How is this feature useful? Well, if you have a large monitor over 30 inches or you’re using a multiple monitor setup How to Be More Productive with Dual Monitors You need space for several documents, to get an overview and swiftly shift between tasks. What's true for your desk also applies to your virtual workspace. We show you how it matters. Read More , then this lets you browse a website, spreadsheet, etc. on one side while typing into a different application on the other. It may not be so useful if you have a small laptop, for example, and every window is always maximized.

7. Quick Access

One easy but effective way to customize and make Windows 10 more productive 10 Quick Ways to Customize & Personalize Windows 10 Not all of Windows 10's default settings will float your boat. We show you all the possible ways to customize Windows 10 in a simple, step-by-step guide. Read More is to make extensive use of the Quick Access feature in File Explorer. It’s similar to Favorites in previous versions of Windows, yet more dynamic and more powerful.


When Windows 10 detects that you access certain folders more often than others, it will automatically pin that folder to Quick Access Navigate Your Favorite Files Faster in Windows 10 with Quick Access File Explorer in Windows 10 introduces a subtle change: The Favorites bar is now Quick Access, which relies on data to show your most used folders first. And you can still pin or hide folders. Read More . The more often you use a folder, the higher it rises in the Quick Access hierarchy, and the less you use it, the lower it falls.

Or you can do it all manually, adding and removing folders by right-clicking on them and selecting Pin to Quick Access. Use the pins in File Explorer to keep them from shuffling around. You can also tweak Quick Access even further Under the Hood: 6 Hidden Windows 10 Features You Can Unlock Windows 10 is full of secrets and surprises. Some new features are just not very well known, yet. Here are six tips for customizing your Windows 10 experience. Read More to make it suit your needs.

8. Improved Command Prompt

If you use the Command Prompt a lot, then you’ll love the new features in Windows 10, many of which have been a long time coming. It may not be as advanced as PowerShell or Linux’s Bash terminal, but the Command Prompt improvements in Windows 10 are a big step up.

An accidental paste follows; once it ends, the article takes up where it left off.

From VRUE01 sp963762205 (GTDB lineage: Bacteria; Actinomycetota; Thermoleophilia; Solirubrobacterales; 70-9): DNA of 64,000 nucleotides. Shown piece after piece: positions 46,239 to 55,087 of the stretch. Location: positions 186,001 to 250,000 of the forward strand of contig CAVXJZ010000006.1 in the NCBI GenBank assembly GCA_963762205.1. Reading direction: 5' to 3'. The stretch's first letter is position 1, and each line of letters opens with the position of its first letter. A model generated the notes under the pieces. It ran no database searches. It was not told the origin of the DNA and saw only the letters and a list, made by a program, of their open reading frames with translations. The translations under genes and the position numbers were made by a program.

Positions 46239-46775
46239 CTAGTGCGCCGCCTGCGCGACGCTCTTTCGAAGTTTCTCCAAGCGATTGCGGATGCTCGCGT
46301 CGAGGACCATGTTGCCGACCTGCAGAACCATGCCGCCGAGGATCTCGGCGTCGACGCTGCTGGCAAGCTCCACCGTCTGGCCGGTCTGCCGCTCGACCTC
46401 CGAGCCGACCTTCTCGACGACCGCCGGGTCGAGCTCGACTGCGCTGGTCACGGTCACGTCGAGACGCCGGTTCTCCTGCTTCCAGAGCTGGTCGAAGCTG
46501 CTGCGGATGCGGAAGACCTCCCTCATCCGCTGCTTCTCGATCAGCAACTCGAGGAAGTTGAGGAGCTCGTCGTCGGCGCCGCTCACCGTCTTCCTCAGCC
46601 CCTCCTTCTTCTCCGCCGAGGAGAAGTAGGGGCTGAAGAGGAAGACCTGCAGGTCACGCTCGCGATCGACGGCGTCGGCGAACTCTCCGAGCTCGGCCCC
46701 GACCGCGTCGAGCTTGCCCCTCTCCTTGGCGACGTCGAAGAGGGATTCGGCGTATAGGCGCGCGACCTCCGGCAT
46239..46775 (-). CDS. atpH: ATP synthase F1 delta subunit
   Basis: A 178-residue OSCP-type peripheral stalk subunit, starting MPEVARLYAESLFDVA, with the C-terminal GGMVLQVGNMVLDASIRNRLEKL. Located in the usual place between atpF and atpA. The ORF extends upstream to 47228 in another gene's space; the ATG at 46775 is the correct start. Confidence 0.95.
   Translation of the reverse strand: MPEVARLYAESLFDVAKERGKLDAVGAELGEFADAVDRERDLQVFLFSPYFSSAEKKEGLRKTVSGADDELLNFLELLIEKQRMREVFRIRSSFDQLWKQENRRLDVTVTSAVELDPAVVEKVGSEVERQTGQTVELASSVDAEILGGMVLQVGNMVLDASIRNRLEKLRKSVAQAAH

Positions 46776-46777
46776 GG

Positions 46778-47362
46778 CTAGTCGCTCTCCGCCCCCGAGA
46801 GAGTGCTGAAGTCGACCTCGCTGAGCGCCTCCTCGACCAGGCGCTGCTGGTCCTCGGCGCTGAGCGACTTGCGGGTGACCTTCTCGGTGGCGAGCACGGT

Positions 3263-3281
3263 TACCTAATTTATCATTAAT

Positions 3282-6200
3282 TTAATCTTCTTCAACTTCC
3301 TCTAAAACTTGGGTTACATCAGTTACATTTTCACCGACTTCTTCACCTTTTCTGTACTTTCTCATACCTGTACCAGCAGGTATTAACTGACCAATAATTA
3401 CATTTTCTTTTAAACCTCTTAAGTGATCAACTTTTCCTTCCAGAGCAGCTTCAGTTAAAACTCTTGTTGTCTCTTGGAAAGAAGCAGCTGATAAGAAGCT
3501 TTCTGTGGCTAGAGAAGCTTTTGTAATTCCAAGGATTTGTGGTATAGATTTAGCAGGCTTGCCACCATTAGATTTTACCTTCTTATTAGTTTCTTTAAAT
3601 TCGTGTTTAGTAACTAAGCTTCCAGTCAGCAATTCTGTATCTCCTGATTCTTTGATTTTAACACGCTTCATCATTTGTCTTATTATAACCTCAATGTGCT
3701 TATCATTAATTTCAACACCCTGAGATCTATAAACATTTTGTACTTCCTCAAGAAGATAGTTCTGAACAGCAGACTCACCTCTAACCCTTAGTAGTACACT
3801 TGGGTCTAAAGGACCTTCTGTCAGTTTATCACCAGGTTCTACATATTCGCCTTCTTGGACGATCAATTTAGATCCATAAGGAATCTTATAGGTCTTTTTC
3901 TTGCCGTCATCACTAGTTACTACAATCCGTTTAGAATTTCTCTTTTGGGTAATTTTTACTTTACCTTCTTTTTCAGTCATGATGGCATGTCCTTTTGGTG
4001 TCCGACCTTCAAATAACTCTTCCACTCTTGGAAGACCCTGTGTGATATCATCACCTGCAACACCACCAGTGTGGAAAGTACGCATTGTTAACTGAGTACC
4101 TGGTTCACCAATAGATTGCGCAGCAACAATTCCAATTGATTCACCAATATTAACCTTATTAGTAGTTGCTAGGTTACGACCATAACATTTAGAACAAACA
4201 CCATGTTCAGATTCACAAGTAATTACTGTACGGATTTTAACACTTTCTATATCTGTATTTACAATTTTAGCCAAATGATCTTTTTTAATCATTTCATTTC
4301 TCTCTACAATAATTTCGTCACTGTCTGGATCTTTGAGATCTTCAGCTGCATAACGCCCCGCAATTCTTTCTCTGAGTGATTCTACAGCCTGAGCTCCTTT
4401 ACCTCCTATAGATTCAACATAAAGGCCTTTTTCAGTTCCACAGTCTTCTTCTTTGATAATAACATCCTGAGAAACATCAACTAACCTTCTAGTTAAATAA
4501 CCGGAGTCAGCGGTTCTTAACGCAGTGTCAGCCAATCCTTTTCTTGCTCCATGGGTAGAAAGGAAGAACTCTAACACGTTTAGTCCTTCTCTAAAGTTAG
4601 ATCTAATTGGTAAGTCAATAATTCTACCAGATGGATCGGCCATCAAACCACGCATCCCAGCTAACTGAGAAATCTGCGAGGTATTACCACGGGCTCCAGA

Notable features include tab cycling for auto-completion, transparent window background, dragging and dropping files and folders right into the command line, copying and pasting text right into the window, and toggling into a true fullscreen mode.

Never used the Command Prompt before? Get started with these easy commands for common tasks 7 Common Tasks The Windows Command Prompt Makes Quick & Easy Don't let the command prompt intimidate you. It's simpler and more useful than you expect. You might be surprised by what you can accomplish with just a few keystrokes. Read More .

9. Action Center

One of the best features in Windows 10 7 Best & Worst Windows 10 Features Was Windows XP your favorite operating system, too? Windows 8 made me switch to OS X. Windows 10 has been my homecoming and while some features are convincing, others still need work. Find out where... Read More is the new Action Center, which is like a dashboard for notifications, messages, and shortcuts for common actions. It slides in from the right and helps you stay organized as far as warnings and updates are concerned.


Accessing the Action Center is as easy as hitting the Win+A keyboard shortcut 7 Quick Tips & Hacks to Optimize Your Windows 10 Experience Windows 10 is more than an upgrade to Windows 8, it's an evolution. We've covered many of the big changes, but lots of minor things changed, too. Maybe we can teach you a new trick. Read More , and notable action shortcuts include Settings, Network, Quiet Hours, as well as toggles for Airplane Mode (useful for laptops) and Desktop/Tablet Mode (useful for tablets).

Depending on your system you may see other actions, like a Note shortcut for OneNote users. If you really don’t like the Action Center, you can always disable it by tweaking the Windows Registry 5 Windows 10 Registry Tweaks to Improve & Unlock Features The registry editor is the only way to enable some of Windows 10's hidden features. Here we'll show you easy tweaks like enabling the dark theme or hiding folders. Read More .